We've covered the inks, the papers and now, surprise, surprise, we're going to talk about the printers--specifically lasers, inkjets and dye-sublimation units. Fact is fundamental printing technologies, while continually improving, haven't changed much since the first machines rolled out sometime in the 1970s. In the end, you still end up with a box that takes paper and squirts ink all over it--only some do it better.
To illustrate our first point, querying the average Joe on the street about the differences between an inkjet and a laser printer will probably get you a usable answer. He'll know that lasers are typically faster and sharper, while the inkjets are more cost effective. However, ask him to differentiate between a photo printer and an inkjet that outputs photos will probably earn you a bewildered look.
In general, a photo printer is a printer that's capable of producing high-quality borderless prints in standard paper sizes. It can be made on the principal technologies of dye-sublimation or inkjet. Frankly, we don't think people care as long as those boxes churn out great pictures of their loved ones, and at an affordable price. So which and how do you pick?
|Epson Stylus Photo RX510|
Image quality and the resolution myth
When you decide to invest in a photo printer, you'll realize that such units are more costly than the average, run-of-the-mill inkjet. What you are paying extra for, among other things, are more resolution, stable inks, more sophisticated halftoning algorithms and hence better colour gamut from the combination of the two. It's also good to know that manufacturers tend to put in all the bells and whistles for such units.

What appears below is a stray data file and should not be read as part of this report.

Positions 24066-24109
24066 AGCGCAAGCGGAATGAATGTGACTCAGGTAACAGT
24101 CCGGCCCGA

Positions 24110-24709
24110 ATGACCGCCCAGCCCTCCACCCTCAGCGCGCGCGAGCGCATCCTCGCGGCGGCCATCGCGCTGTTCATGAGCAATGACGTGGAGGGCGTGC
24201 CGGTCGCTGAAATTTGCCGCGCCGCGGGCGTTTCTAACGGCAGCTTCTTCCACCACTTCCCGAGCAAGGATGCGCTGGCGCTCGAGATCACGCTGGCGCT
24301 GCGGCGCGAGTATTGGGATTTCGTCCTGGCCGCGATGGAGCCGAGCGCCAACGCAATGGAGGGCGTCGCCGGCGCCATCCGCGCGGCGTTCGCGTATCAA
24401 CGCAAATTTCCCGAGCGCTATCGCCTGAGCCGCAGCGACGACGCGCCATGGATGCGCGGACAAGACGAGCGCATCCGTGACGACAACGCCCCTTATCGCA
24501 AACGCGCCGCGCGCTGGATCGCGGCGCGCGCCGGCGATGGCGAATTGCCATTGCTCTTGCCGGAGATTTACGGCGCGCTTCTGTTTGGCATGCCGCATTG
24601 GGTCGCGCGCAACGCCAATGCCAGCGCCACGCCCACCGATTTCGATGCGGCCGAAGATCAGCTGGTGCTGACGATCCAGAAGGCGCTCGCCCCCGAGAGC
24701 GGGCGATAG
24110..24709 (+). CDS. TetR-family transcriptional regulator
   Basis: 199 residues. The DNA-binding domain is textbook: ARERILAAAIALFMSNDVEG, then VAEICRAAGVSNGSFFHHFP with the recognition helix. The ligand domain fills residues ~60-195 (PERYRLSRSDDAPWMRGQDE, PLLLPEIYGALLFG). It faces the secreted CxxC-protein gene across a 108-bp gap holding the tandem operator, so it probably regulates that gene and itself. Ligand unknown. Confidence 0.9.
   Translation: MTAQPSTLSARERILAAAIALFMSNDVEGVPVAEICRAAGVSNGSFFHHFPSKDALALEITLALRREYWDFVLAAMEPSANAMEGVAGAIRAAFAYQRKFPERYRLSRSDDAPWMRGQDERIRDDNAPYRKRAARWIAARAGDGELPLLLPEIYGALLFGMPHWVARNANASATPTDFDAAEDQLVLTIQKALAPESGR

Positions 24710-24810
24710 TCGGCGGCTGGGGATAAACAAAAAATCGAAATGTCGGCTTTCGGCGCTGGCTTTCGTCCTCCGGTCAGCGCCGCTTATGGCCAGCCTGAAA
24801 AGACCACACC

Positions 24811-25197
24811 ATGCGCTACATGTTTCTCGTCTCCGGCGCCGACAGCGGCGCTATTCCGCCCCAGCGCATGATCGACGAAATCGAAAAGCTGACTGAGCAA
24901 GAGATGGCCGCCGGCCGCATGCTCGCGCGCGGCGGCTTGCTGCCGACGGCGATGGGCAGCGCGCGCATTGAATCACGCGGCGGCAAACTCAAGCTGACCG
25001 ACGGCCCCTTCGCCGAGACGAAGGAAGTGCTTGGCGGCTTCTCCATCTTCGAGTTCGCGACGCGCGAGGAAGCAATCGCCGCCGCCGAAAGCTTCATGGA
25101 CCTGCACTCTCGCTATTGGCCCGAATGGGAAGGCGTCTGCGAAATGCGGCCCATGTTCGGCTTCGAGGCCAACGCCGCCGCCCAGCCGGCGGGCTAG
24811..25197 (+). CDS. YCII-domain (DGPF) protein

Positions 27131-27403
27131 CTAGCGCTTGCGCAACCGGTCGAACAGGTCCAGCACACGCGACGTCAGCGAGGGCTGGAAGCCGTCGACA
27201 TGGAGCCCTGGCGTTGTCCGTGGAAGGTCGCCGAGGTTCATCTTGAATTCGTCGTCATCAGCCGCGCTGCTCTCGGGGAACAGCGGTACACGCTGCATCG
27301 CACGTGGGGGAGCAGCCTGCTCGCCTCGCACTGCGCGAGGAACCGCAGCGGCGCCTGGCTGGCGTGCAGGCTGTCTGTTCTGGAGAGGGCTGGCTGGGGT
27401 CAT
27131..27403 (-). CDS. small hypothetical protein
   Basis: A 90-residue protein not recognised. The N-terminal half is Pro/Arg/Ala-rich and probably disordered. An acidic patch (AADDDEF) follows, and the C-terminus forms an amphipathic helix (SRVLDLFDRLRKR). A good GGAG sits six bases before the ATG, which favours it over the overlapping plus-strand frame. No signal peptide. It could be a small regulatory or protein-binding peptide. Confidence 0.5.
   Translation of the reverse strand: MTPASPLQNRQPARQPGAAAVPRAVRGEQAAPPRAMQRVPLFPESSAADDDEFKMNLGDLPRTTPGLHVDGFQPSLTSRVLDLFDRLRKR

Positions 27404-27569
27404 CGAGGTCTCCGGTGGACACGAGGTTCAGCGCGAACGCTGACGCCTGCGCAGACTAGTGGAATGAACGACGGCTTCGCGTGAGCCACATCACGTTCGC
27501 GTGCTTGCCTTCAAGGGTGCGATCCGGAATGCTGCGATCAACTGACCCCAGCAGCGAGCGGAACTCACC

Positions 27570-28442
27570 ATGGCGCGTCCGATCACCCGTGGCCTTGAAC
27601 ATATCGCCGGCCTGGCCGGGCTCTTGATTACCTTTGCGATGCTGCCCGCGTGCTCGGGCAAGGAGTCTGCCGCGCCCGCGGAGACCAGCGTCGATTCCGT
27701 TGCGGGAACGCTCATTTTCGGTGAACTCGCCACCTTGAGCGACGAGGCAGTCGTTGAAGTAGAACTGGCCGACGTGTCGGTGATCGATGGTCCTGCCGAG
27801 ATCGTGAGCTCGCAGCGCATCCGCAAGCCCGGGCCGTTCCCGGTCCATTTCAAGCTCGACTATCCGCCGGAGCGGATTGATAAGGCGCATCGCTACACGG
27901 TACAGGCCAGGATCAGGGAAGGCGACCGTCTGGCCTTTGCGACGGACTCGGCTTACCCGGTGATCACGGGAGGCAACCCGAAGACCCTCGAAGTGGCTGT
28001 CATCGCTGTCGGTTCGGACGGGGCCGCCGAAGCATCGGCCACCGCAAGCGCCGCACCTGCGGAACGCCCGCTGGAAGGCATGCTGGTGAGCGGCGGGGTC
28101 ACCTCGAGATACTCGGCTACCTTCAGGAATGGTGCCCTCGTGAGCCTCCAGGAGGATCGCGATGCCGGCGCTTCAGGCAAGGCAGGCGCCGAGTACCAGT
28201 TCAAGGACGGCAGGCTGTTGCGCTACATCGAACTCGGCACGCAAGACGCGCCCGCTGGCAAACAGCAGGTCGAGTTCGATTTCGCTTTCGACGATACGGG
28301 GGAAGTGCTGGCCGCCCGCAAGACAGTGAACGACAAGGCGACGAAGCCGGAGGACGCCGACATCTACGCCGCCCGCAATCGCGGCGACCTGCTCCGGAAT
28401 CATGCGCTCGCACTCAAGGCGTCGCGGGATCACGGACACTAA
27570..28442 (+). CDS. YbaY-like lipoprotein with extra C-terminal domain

Image quality is subjective, but for most people, colour is a good indication along with sharpness. There's nothing that irks an average person more than seeing dots blemishing an image of his face. These dots (or grains) usually result from lower-quality halftoning algorithms. As these algorithms create the illusion of continuous tone images by the different arrangements of collared dots, a printer with sub-par ones will exhibit plenty of unsightly grains and ickier colour gradations. Manufacturers tend to avoid such problems by producing 6-color units and reducing ink droplet sizes to make the dots lesser and smaller.
|HP Photosmart 7960|
While there's really no measure for sharpness, the general association is resolution. Photo printers typically tout resolutions as high as 5,760 x 1,440dpi (dots per inch). However, don't get caught up with all those numbers. Remember that what you're really after is good continuous tone photos. Dye-sublimation printers tend to sport resolutions beginning at a mere 300 x 300dpi, but because of how they output photos they usually bring out the best reproduction in terms of subtle and continuous tone images.
Buying what you need
There are a couple of ways to find out. You could try and gather from the salesman what technology the printer uses--and pray he knows what he's selling--, or you could simply just check out the size of the unit. Any photo printer that's hardly larger than a breadth of letter paper can be ruled out. These typically print photos that are only 4R in size.
|HP Photosmart 245|
As we've mentioned before, photo printers usually come with a wealth of other features such as media card slots and PictBridge. So take the time to find out which ones you'll need or may require in the future. Most manufacturers have offerings without those additional extras and cost less to boot.
The majority of people tend to think that the exercise of printing photos is very expensive. However, prices of consumables (media and ink) have come down plenty within the last year. Right now, you can get D.I.Y. 4R prints for about US$0.29 (~AU$0.39) to US$0.41 (~AU$0.54), which is close to what you'll pay at the shops. However, once you get to the larger 8R photos, you'll find that it's much cheaper to print them yourself, giving you savings of about US$2.95 (~AU$3.90) per sheet.